Who doesn’t love a good pizza? Come on, don’t raise your hand. Everybody likes pizza. Not everybody likes my pizza though, and the only reason why it is so is that nobody has actually tasted it before, except my husband and a tiny bunch of friends, long long time ago. It’s really good, I must say, although the crust has something a bit different from the ones found in pizzerias or other pizza shops, but it does taste nice. Besides, I don’t have a wood-burning oven, so there’s no possible comparison with professional pizzas. I prefer warning you right now, ahead of your reading, that my tomato sauce has something really special in it this time, and that I had never tried before today. I replaced one of the ingredients, the tomato purée, with red wine, when I found out (the gas-stove was already on) that I had no more tomato purée in my pantry. But hey, I’m French, so I’m allowed. You, just pick what you think is best!
Homemade pizza really is something I’ve learnt from my mother. I’ve improved her recipe to my own taste in time, but what’s important here is that she taught me how easy it is to make a pizza by myself, and that I should not be afraid of trying, instead of always opting for the ones from the pizza shop. When we were younger, and still living at our parents’s, my sister, my brother and myself really enjoyed seeing our mom preparing the family pizza. Preparing this dish was a way for her to please us with a meal we’d like, but it was as well a way to feed us with a healthier version of the original pizza (more control over the ingredients needed in the preparation). It also was for her a chance for serving reasonable portions to all of us, and then there was always some room for a fresh mixed salad on the side, so that she could make sure we all had gotten our daily veggies too. Today, I don’t always do this, but very often I like to serve my pizza topped with arugula salad, same as the Italians do (and I just looooooove it). The bitter taste of these greens adds something really special to the flavors of this pizza.
This pizza has a thin crust, and nicely melting gooey cheese. The advantage of making a pizza by yourself at home is that you can decide how thin or thick you’ll bake your crust, and how far you’ll melt your cheese. I don’t know whether it’s the same for you, but personally speaking, I’m often disappointed by delivery pizzas, because the cheese never is as I like it by the time it reaches my house. And since the pizza place downstairs my apartment has shut down a few weeks ago, I now see one more good reason to getting back to homemade pizza. So here it goes. A very simple vegetarian recipe, and a pizza you can basically top with any ingredient of your liking, veggie, meat, you name it.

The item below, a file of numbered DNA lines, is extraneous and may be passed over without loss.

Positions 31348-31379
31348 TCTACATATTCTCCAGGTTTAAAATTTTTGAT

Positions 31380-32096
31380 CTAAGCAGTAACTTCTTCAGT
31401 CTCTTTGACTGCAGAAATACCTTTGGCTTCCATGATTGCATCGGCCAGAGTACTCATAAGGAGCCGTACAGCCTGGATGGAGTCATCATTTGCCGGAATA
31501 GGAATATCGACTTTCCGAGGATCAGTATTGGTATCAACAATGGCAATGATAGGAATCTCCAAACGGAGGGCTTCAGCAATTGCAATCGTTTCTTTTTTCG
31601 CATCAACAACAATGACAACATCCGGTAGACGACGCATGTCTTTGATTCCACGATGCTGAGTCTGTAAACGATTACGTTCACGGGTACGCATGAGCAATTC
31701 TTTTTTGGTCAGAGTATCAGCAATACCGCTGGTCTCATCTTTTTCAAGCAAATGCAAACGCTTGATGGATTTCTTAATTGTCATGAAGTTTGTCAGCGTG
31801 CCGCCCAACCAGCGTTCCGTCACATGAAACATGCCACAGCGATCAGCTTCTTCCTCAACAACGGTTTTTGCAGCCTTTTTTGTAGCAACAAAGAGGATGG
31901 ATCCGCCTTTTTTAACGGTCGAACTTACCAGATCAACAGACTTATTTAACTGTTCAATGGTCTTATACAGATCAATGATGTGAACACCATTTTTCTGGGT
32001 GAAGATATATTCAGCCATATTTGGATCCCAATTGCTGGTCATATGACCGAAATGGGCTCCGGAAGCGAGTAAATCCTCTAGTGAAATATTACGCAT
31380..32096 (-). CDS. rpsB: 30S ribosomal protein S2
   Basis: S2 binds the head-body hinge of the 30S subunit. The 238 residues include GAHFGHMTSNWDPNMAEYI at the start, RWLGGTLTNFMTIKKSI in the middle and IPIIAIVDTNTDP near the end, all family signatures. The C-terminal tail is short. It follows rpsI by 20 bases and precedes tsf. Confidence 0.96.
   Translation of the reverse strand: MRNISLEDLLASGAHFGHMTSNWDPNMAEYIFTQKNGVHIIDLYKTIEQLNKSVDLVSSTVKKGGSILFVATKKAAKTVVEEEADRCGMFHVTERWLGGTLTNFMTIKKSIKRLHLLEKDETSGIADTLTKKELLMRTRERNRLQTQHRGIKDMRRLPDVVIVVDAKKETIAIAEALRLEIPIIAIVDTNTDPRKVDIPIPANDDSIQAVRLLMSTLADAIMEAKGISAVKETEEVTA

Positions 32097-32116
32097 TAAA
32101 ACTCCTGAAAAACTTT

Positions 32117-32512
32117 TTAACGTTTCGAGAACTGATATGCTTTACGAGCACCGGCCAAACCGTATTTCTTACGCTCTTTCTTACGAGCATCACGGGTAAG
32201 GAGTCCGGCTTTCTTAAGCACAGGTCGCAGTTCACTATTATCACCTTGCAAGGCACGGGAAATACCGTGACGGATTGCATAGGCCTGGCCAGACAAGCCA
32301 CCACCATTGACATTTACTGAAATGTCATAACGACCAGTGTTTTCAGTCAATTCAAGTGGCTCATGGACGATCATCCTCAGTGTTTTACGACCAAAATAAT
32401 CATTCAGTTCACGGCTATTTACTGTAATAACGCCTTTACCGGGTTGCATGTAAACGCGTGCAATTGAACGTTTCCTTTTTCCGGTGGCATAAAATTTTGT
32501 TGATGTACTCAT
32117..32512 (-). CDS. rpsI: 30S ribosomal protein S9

For the Crust / your own pizza dough:
- 300 grams of all purpose flour (adjust if needed when kneading)
- 180 ml of water (adjust if needed)
- 3 tbsp olive oil
- 1 tsp salt
- (a bag of dry yeast if you want a thick crust)
For the Sauce:
- 1 cup of tomato purée (I hadn’t got any, so I replaced it by red wine. If you’re French, try that. If you’re not, just pick what you think is best! –> red wine)
- 1 tbsp of olive oil
- 90 grams of tomato paste
- hot pepper ( I used the Italian ground Pepperoncino)
- a few basil leaves, minced
- 250 ml of water
For the Toppings:
- Red bell pepper slices
- Grated Emmenthal cheese
- 2 Fresh Mozzarella balls
- Niçoises olives with pit (or if you can’t find them, Kalamata olives, the Greek ones)
- Basil leaves, whole.
- Prepare the dough by combining all ingredients, and knead for a good 10 to 15 minutes. Leave at rest under a clean dry kitchen towel for an hour.
- In the meantime, prepare the tomato sauce.Mince the basil leaves. Combine all ingredients in a saucepan, and keep an eye on the mixture. You might want to stir regularly and adjust the level of heat several times to avoid burning in the bottom while keeping an honest heat so the sauce can slightly thicken at some point. The expected result still is liquid, but not as thin as water. Prep time is around 30 minutes.
- While the dough is resting and while the sauce is simmering, get all your toppings slices and ready.
- Preheat the oven at 190 degrees Celsius.
- Flour the surface of your table and roll the dough with a roller pin, flipping it over from time to time. I like to make my pizza the rectangular shape of the oven baking tray instead of making a round one (there will be more to share in the end!).
- Transfer the pizza crust onto the oven baking tray then. Make holes with a fork.
- Bake it in the oven for 5 solid minutes.
- Take the tray out, and start preparing the pizza.
- Spread some tomato sauce over the crust (you might have extra sauce left after that, so just keep it in a mason jar for another recipe, or another pizza tomorrow?!)
- Spread the grated Emmenthal cheese to lightly cover the whole pizza. Do not put a thick layer of this cheese.
- Display the red bell pepper slices.
- Set the slices of Mozzarella same as I did on the middle picture of the post.
- Add a few olives here and there.
- Put back in the oven and bake for about 10 to 15 minutes depending on your oven and how gooey you like your cheese. Applying these two conditions only are worth it if the pre-baking of the crust has been done long enough in order to guarantee the pizza will be cooked whether you bake it 10 or 15 minutes.
- Take the pizza out of the oven, and display basil leaves over. It’s ready!
Created and Written by Sophie Rebibo-Halimi. © 2017 All Rights Reserved.